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In vitro effects of reactive oxygen metabolites, with and without flunixin meglumine, on equine colonic mucosa

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  • 1 Department of Veterinary Clinical Medicine, College of Veterinary, Medicine, University of Illinois, Urbana, IL 61802
  • | 2 Department of Veterinary Clinical Medicine, College of Veterinary, Medicine, University of Illinois, Urbana, IL 61802
  • | 3 Department of Veterinary Pathobiology, College of Veterinary, Medicine, University of Illinois, Urbana, IL 61802
  • | 4 Department of Veterinary Clinical Medicine, College of Veterinary, Medicine, University of Illinois, Urbana, IL 61802

Abstract

Objective—To determine effects of reactive oxygen metabolites (ROMs), with and without flunixin meglumine, on equine right ventral colon (RVC) in vitro.

Animals—18 healthy horses and ponies.

Procedures—In 3 groups of 6 animals each, short-circuit current and conductance were measured in RVC mucosa in Ussing chambers. The 3 groups received physiologic saline (0.9% NaCl) solution, IV, 10 minutes before euthanasia and tissue incubation in Krebs-Ringer-bicarbonate (KRB) solution; flunixin meglumine (1.1 mg/kg, IV) 10 minutes before euthanasia and tissue incubation in KRB solution; or physiologic saline solution, IV, 10 minutes before euthanasia and incubation in KRB solution with 2.7 × 10−5M flunixin meglumine. Incubation conditions included control (no addition) and ROM systems, including addition of 1mM xanthine and 80 mU of xanthine oxidase (to produce the superoxide radical), 1mM H2O2, and 1mM H2O2 and 0.5mM ferrous sulfate (to produce the hydroxyl radical).

Results—All ROMs that were added or generated significantly increased the short-circuit current except in tissues coincubated with flunixin meglumine, and they induced mild epithelial vacuolation and apoptosis, but did not disrupt the epithelium nor change conductance, lactate dehydrogenase release, or [3H]mannitol flux.

Conclusions and Clinical Relevance—Responses to ROMs could be attributed to increased chloride secretion and inhibited neutral NaCl absorption in equine RVC, possibly by stimulating prostaglandin production. The ROMs examined under conditions of this study could play a role in prostaglandin-mediated colonic secretion in horses with enterocolitis without causing direct mucosal injury.

Abstract

Objective—To determine effects of reactive oxygen metabolites (ROMs), with and without flunixin meglumine, on equine right ventral colon (RVC) in vitro.

Animals—18 healthy horses and ponies.

Procedures—In 3 groups of 6 animals each, short-circuit current and conductance were measured in RVC mucosa in Ussing chambers. The 3 groups received physiologic saline (0.9% NaCl) solution, IV, 10 minutes before euthanasia and tissue incubation in Krebs-Ringer-bicarbonate (KRB) solution; flunixin meglumine (1.1 mg/kg, IV) 10 minutes before euthanasia and tissue incubation in KRB solution; or physiologic saline solution, IV, 10 minutes before euthanasia and incubation in KRB solution with 2.7 × 10−5M flunixin meglumine. Incubation conditions included control (no addition) and ROM systems, including addition of 1mM xanthine and 80 mU of xanthine oxidase (to produce the superoxide radical), 1mM H2O2, and 1mM H2O2 and 0.5mM ferrous sulfate (to produce the hydroxyl radical).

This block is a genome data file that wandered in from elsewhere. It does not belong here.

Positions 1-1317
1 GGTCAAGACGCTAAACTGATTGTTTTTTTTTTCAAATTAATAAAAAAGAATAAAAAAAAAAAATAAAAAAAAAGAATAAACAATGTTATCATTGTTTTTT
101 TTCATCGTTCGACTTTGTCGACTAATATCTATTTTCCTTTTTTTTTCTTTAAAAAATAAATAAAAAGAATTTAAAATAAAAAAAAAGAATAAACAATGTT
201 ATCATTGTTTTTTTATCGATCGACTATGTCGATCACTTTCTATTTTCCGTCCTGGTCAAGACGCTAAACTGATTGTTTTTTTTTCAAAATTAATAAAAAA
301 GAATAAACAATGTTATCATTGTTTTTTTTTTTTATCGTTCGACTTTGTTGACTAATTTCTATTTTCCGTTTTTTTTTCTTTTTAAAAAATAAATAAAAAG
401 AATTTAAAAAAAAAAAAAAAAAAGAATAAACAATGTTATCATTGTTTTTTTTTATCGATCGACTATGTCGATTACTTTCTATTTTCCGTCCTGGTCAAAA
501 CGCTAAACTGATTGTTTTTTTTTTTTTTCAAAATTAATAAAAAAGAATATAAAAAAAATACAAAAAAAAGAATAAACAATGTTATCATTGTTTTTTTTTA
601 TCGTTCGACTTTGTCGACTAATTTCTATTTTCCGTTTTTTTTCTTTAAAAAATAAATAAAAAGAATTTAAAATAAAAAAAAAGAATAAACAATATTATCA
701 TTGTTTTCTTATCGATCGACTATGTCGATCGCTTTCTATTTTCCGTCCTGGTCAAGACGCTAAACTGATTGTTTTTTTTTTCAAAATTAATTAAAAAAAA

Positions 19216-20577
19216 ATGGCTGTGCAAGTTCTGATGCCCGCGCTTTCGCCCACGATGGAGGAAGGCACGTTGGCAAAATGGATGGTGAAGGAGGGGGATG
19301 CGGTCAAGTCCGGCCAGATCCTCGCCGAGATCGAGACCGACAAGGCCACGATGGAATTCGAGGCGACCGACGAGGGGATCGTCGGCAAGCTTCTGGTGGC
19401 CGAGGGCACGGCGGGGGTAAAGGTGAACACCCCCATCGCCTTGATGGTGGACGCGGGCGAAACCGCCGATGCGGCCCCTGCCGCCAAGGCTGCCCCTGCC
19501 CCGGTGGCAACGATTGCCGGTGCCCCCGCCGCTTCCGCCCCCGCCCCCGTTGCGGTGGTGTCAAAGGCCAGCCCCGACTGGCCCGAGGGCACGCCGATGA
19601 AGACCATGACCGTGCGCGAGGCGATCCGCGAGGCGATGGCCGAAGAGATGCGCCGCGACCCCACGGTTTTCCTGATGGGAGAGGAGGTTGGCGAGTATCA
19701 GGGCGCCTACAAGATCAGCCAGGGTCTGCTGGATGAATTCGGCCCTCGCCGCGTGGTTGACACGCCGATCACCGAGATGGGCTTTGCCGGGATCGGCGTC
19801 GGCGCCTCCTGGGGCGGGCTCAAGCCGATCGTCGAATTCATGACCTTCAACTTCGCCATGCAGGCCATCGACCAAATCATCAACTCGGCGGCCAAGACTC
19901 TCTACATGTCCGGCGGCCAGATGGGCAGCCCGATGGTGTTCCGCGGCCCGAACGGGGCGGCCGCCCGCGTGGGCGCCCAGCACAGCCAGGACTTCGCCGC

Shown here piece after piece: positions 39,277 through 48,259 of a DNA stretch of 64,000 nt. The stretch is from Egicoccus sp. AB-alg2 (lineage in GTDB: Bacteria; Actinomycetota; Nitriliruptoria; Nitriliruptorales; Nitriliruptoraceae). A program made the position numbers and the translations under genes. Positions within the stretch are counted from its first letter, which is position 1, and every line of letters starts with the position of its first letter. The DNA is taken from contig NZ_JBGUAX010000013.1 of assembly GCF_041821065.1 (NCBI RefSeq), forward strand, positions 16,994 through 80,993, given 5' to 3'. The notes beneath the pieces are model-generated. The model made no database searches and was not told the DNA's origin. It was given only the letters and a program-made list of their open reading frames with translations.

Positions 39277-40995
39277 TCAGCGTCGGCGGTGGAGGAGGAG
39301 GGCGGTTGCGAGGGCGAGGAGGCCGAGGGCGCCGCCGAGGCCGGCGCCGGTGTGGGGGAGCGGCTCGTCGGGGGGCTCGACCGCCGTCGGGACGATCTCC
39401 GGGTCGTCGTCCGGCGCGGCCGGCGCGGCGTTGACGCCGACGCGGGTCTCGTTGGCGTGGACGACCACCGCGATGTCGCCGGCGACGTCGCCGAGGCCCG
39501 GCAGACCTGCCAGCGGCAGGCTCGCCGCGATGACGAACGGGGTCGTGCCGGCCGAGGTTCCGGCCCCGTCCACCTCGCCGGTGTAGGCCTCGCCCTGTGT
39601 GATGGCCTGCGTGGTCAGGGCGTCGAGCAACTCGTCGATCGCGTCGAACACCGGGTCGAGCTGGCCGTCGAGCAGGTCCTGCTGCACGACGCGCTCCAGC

Results—All ROMs that were added or generated significantly increased the short-circuit current except in tissues coincubated with flunixin meglumine, and they induced mild epithelial vacuolation and apoptosis, but did not disrupt the epithelium nor change conductance, lactate dehydrogenase release, or [3H]mannitol flux.

Conclusions and Clinical Relevance—Responses to ROMs could be attributed to increased chloride secretion and inhibited neutral NaCl absorption in equine RVC, possibly by stimulating prostaglandin production. The ROMs examined under conditions of this study could play a role in prostaglandin-mediated colonic secretion in horses with enterocolitis without causing direct mucosal injury.

Contributor Notes

Dr. Inoue's present address is 8574 Refuge Pointe Cir, North Charleston, SC 29420.

Dr. Freeman's present address is Department of Large Animal Clinical Sciences, College of Veterinary Medicine, University of Florida, Gainesville, FL 32610-0136.

Supported in part by the American Veterinary Medical Foundation; the Illinois Department of Agriculture Equine Research Funds; the University of Illinois Research Board; and the Department of Veterinary Clinical Medicine, College of Veterinary Medicine, University of Illinois.

Deceased.

Address correspondence to Dr. Freeman.